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OIG Blesses Medigap Discount Policy for In-Network Hospitals

by admin on February 26, 2014 No comments

OIG crestBy: Jackie Bain

On February 20, 2014, the Office of the Inspector General posted Advisory Opinion 14-02.  The Advisory Opinion reviews the following scenario for compliance with the Federal Anti-Kickback Statute, 42 USC § 1320a-7b.  Under the proposed scenario, a Medigap insurance provider participates with a preferred provider organization (“PPO”) which contracts with hospitals (“Network Hospitals”).  The Network Hospitals discount Medigap policy-holders’ inpatient deductibles up to 100%.  In exchange for each discount, the Medigap plan pays an administrative fee to the PPO.  The Medigap plan also pays a portion of the discounted savings directly to the policy-holder who stayed at the Network Hospital.

Under the Federal Anti-Kickback Statute, it is a criminal offense to knowingly and willfully offer, pay, solicit, or receive any remuneration to induce or reward referrals of items or services reimbursable by a Federal health care program, including Medicare, Medicaid and CHAMPUS/TRICARE.  The Statute does provide certain for safe-harbors from criminal prosecution.  These safe harbors command strict compliance in exchange for their protections.   The OIG determined that no statutory safe-harbor applies in the scenario presented.

With no safe harbor protection, the OIG scrutinized whether the scenario presents more than a slight risk for fraud and abuse.  The OIG concluded that, although the scenario could potentially generate prohibited referrals, it would not impose sanctions on the scenario in the absence of the intent to induce or reward referrals.  Five key factors were determinative in the OIG’s review of the scenario:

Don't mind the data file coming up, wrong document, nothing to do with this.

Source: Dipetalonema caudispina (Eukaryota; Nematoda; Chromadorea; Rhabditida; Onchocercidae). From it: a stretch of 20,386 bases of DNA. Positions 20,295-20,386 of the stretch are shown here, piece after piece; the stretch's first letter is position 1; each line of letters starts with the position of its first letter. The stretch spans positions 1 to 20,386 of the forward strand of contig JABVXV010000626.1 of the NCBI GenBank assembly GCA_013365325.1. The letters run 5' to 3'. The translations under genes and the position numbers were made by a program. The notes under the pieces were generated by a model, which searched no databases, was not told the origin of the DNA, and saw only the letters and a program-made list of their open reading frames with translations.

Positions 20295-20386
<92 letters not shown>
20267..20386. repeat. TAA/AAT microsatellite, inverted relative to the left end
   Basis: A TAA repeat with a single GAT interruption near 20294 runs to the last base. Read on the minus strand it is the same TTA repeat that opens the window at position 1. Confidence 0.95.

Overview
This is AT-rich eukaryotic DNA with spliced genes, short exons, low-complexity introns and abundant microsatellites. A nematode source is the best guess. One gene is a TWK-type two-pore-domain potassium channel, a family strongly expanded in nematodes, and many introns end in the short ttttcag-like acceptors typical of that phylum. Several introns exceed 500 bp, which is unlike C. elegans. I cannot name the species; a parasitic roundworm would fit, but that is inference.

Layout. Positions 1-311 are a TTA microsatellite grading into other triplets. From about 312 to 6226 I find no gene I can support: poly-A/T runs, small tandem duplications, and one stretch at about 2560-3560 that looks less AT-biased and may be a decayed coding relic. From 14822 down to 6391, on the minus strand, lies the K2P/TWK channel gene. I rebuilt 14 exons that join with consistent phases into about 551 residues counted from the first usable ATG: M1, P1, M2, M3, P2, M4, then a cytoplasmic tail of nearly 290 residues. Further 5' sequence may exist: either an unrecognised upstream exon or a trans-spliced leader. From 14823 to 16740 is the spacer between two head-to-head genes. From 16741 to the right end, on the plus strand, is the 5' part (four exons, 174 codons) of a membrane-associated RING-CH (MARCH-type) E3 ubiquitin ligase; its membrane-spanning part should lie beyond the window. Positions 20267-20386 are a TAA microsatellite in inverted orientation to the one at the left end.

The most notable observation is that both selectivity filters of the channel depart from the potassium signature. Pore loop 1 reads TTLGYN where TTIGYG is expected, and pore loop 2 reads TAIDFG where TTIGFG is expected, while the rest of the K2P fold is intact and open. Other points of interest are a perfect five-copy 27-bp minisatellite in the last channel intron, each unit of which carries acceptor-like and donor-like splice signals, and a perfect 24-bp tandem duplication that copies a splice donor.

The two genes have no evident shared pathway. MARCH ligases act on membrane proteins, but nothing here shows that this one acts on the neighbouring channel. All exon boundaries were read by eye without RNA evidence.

1. The scenario does not increase or affect per-service Medicare payments.
  2. The scenario would be unlikely to increase utilization.
  3. Membership in a contracting PPO’s hospital network would be open to any accredited, Medicare-certified hospital that meets the requirements of applicable state laws.
  4. The scenario would not affect professional medical judgment because it does not offer any remuneration to policy-holder’s physicians and surgeons.
  5. The Medigap plan would clearly communicate to policy-holders that they are free to choose any hospital for inpatient services.

In short, absent evidence that the proposed scenario is being used as an inducement for healthcare referrals, the scenario is permissible under the Federal Anti-Kickback Statute.

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